• Images and Words by Brandon Demery

It can be an intimidating thought to start shooting film these days. However, film photography comes with a wealth of benefits for pro and amateur photographers that are used to DSLR or mirrorless cameras.

Here are some of the advantages and disadvantages that I noted while using the Canon AE-1 (along with portraits that I shot over the course of one year).


1. It Slows You Down (In A Good Way)

I was firmly stuck in my ways as a digital shooter when I got the AE-1. “I need the speed and efficiency,” I said. At the time, I thought “shooting like that just isn’t viable anymore.” When I stopped worrying about how many frames per second and megapixels I was getting, however, I was able to focus on each shot individually.

The necessity of slowing down cannot be overstated. The perspective you have when you are truly dialed into the moment invariably affects the photographs you get— and they always get better. More importantly, I was able to engage with the subject and feel more connected to the photos and the process as a result. 

2. Attention To Detail

As photographers, it’s easy to get swept up in the latest-and-greatest technological achievements in imaging. It is simply incredible what cameras are capable of in 2022 (yes, even the one on your phone). What can be lost, however, is a level of individuality and quality. For example, I also use the Canon R6 and I often walk away with a lot of shots. Even though many of them are technically well-executed, most of the shots still don’t end up making the cut.

This is precisely why I needed to shoot film: it made me slow down.

Brandon Demery (Product Manager at Inside Monthly)

Why is that? Well, sure, I can fire away, so long as I have space on my memory card. The combination of fast cards, an amazing processor, and things like dual-pixel eye autofocus are definitely useful. Unfortunately, what ends up happening is that I start shooting with settings in mind INSTEAD OF the subject. I often find myself crunching numbers and not really engaging with what I’m shooting. Whether the subject is a person, an animal or a building, a great photograph requires a genuine relationship with the photographer. 

3. Physical Reward

No doubt the coolest part of shooting film is the fact that with a little practice and trial-and-error, you can make your own physical prints. Now, I know you can make prints of your digital photos. I also know that the technology and color rendition of my printer far exceeds those tired old methods! It’s no secret that your software of choice can be used to edit your photos to perfection before you even print them. All of this is true but what’s missing from that equation is YOU! There’s something meditative about being in a darkroom with no other distractions. There’s only you and the photo. Shooting, developing the film, and making prints of your photographs is a transformative process for a photographer.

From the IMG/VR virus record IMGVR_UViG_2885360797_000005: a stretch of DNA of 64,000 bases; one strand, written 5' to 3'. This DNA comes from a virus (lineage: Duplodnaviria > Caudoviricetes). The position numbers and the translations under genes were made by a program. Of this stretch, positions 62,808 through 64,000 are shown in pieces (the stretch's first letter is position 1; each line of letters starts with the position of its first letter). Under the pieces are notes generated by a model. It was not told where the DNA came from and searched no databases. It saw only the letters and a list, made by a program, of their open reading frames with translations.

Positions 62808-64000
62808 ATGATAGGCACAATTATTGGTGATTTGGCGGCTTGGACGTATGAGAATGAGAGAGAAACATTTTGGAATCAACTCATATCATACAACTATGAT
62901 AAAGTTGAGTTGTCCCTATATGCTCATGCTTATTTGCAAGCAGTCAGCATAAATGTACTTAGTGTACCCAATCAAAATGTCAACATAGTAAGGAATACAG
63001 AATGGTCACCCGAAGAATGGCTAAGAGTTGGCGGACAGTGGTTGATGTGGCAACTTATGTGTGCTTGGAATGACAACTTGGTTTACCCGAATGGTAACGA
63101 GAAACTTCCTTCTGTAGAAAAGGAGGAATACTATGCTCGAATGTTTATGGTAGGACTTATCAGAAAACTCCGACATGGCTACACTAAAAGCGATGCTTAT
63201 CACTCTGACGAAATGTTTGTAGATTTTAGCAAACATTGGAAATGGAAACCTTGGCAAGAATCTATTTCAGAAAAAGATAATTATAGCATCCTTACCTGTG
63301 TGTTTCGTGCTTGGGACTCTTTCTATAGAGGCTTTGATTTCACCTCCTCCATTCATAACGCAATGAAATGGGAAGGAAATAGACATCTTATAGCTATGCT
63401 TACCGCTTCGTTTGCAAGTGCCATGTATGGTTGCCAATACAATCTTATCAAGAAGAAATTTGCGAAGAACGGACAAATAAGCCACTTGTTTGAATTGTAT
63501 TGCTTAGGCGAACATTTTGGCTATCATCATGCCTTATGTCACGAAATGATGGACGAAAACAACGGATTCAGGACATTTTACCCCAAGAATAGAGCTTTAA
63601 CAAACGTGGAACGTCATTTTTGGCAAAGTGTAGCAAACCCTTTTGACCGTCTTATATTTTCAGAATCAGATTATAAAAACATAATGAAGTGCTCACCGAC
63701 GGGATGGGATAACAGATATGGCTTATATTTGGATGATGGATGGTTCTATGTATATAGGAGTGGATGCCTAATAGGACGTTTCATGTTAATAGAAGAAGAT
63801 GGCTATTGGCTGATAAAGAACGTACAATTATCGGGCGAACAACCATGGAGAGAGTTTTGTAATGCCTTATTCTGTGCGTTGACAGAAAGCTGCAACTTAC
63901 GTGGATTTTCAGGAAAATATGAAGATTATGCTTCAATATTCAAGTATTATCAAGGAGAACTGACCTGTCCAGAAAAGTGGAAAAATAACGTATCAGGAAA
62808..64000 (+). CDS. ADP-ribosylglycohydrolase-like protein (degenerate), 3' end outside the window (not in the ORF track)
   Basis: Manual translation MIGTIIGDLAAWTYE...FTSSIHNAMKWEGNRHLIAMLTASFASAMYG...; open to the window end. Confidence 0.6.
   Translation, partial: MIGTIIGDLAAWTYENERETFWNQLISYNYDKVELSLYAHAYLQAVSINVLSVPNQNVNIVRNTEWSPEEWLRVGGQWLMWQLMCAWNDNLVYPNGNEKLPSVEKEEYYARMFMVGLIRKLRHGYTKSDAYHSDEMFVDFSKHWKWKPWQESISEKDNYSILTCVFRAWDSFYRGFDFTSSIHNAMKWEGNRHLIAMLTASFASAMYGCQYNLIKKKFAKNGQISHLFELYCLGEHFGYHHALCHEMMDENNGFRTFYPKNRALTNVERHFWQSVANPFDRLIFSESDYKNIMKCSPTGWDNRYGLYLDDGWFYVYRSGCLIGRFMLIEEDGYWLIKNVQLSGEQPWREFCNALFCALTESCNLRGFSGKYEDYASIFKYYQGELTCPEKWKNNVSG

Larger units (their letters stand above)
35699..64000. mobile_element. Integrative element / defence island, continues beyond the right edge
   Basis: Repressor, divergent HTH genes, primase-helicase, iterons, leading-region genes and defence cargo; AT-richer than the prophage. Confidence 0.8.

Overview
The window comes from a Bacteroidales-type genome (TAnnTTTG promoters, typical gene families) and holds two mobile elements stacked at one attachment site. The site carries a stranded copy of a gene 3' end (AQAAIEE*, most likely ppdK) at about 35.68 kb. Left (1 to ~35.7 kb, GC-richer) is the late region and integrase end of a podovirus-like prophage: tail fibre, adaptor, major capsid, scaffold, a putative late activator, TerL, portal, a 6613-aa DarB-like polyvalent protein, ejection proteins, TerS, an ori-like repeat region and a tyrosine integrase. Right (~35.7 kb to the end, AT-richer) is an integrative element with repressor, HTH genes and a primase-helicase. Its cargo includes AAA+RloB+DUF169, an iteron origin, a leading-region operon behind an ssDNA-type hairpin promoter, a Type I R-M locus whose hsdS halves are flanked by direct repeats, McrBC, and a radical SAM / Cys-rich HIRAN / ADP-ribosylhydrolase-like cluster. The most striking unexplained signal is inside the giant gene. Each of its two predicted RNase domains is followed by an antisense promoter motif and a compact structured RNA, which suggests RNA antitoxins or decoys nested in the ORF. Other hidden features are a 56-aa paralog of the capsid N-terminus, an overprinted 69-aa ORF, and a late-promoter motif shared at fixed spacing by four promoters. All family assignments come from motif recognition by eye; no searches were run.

I learned to love the process of image-making and respect the work of those who came before me. Even though I was limited to 36 exposures or less with film photgraphy, I still walked away with shots like Dorothea Lange’s Migrant Mother. I also learned to appreciate the heck out of the luxuries we’ve been afforded and implement new technology more effectively into my digital workflow. Now, I shoot far less pictures (even on my R6) and I still like what I come out with far more. Some of the portraits in this article were taken with the R6 after having thoroughly tested the AE-1.

Migrant Mother is a photograph taken in 1936 in Nipomo, California by American photographer Dorothea Lange during her spell at the Farm Security Administration.

Migrant Mother – Wikipedia

The advancement of cameras and lenses has changed the way we think about film photography, especially when shooting fast moving objects.

If you’re a beginner, learning the fundamentals on a film camera will put you a step above your peers (especially one as easy to use as the AE-1). If you’re an intermediate or a professional, don’t be too proud to further solidify your foundation because you’ll see improvement as a photographer as well.


1. It Slows You Down (In A Bad Way)

Hippie-dippie rant aside, I recognize that it can be detrimental for certain photographers (like sports shooters) to work solely with film. It’s important (and expected) for a photographer to get every frame of a quarterback’s throw or a golfer’s swing. The main standard has always been to get a decent set of pictures and newer camera systems can be much more convenient. They have the speed to capture shots that you would have otherwise missed out on by shooting with film.

2.     Less Immediacy 

If I shoot a portrait with my R6, I can show the model what they look like with the click of a button. If I have a film camera instead, then that immediacy is completely gone. Your workflow may require a faster turnaround with your pictures, especially if do not have the time or resources to develop film. In that case, digital is the way to go. As mentioned before, the world of photography has changed, and we would do well to change with it. 

3.     It’s Expensive 

Finding a film camera and lens that work is totally manageable. The real issue is that the price of film is so high. Even the price of one roll of 36 exposures or less can have you feeling discouraged about the expense. It is an absolutely valid criticism. Working photographers can definitely benefit from the experience of shooting with film, but I won’t deny that it is harder to justify shooting with film regularly given the high cost these days. 

I believe film photography is a beautiful process and more photographers should try it. It will be challenging (and even frustrating), but totally worth it.

Brandon Demery (Product Manager at Inside Monthly)